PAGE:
- A recent research shows that the Pfizer-BioNTech COVID vaccine has the potential to be successful against the new mutant virus strain
- The research, which has not been peer-reviewed yet, shows that the vaccine has worked against 16 various kinds of mutations so far
- Ugur Sahin, CEO of BioNTech, had earlier said that their vaccine is highly likely to be successful against the emerging strain of mutant coronavirus.
Pfizer Inc and BioNTech’s COVID-19 vaccine appeared to function against a key mutation in the highly transmissible new strains of the coronavirus found in the UK and South Africa, according to a laboratory study performed by the United States of America drug maker.
The vaccine is shown to be effective in neutralizing the virus with the so-called N501Y mutation of the spike protein in not-yet peer-reviewed research by Pfizer and scientists from the University of Texas Medical Branch.
Phil Dormitzer, one of Pfizer’s top viral vaccine scientists, said that the mutation could be responsible for higher transmissibility and there was fear that it could also help the virus escape antibody neutralization elicited by the vaccine.
The research was performed on blood taken from persons who had received the vaccine. Its results are constrained since either of the new strains of the rapidly spreading virus does not look at the full set of mutations found.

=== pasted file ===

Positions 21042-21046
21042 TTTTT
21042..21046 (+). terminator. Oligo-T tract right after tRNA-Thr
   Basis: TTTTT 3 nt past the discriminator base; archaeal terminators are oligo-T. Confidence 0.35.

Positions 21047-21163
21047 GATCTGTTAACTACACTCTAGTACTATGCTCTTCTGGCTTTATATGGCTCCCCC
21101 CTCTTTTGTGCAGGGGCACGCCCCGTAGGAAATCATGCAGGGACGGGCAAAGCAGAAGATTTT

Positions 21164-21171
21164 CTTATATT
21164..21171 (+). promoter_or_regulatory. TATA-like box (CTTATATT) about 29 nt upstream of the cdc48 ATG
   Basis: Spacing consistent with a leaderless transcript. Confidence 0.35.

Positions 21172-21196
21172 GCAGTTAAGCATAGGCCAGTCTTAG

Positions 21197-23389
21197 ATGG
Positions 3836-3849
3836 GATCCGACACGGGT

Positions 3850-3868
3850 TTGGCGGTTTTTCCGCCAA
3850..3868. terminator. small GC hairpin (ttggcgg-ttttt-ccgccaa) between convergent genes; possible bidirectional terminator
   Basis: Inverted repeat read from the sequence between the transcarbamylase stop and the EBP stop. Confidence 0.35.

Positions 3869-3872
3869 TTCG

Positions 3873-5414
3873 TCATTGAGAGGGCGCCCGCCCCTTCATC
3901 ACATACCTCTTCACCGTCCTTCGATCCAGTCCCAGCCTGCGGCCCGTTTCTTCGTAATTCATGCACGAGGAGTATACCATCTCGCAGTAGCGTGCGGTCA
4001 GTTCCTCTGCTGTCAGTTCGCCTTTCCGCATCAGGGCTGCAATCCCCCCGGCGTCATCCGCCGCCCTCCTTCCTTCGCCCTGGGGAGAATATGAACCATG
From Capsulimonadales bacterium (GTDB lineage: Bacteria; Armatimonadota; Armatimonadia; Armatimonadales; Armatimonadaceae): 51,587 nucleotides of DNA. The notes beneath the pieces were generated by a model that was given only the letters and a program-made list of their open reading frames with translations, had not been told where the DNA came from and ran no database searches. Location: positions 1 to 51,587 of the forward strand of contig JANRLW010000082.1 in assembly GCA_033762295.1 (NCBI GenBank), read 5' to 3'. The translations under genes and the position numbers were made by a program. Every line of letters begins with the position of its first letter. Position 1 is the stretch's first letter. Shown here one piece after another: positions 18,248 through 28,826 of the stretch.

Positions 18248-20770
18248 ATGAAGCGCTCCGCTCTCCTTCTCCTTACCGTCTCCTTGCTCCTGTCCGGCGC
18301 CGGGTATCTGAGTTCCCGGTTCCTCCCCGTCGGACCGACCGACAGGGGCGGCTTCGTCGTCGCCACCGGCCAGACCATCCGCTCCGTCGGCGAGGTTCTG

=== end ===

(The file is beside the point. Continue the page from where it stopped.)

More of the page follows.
Dormitzer said it was encouraging that, along with 15 other mutations that the company has previously tested against, the vaccine is successful against the mutation.
Phil Dormitzer, who is one of Pfizer’s top viral vaccine scientists said, “That’s the good news that 16 different mutations have been tested now, and none of them have really had any significant effect,” Phil Dormitzer further said, “That doesn’t mean that the 17th won’t.”
Dormitzer also expressed his concerns that another mutation, called the E484K mutation, found in the South African strain, is concerning.
In order to see if the vaccine is successful against other mutations found in the UK and South African strains, the researchers plan to run similar tests and expect to have more data within weeks.
Scientists have expressed concern that vaccines, particularly the one that emerged in South Africa, might not be able to protect against the new variants being rolled out.
Simon Clarke, who is the associate professor of Cellular Microbiology at the University of Reading has said that in this week, even though both COVID-19 variants had some features in common, the COVID-19 variant found in South Africa “has a number additional mutations” which involves a more extensive spike protein alterations.
If required, the Pfizer/BioNTech vaccine and the one from Moderna Inc, using synthetic messenger RNA technology, can be easily tweaked to resolve new virus mutations. The improvements could be made in as little as six weeks, scientists have proposed.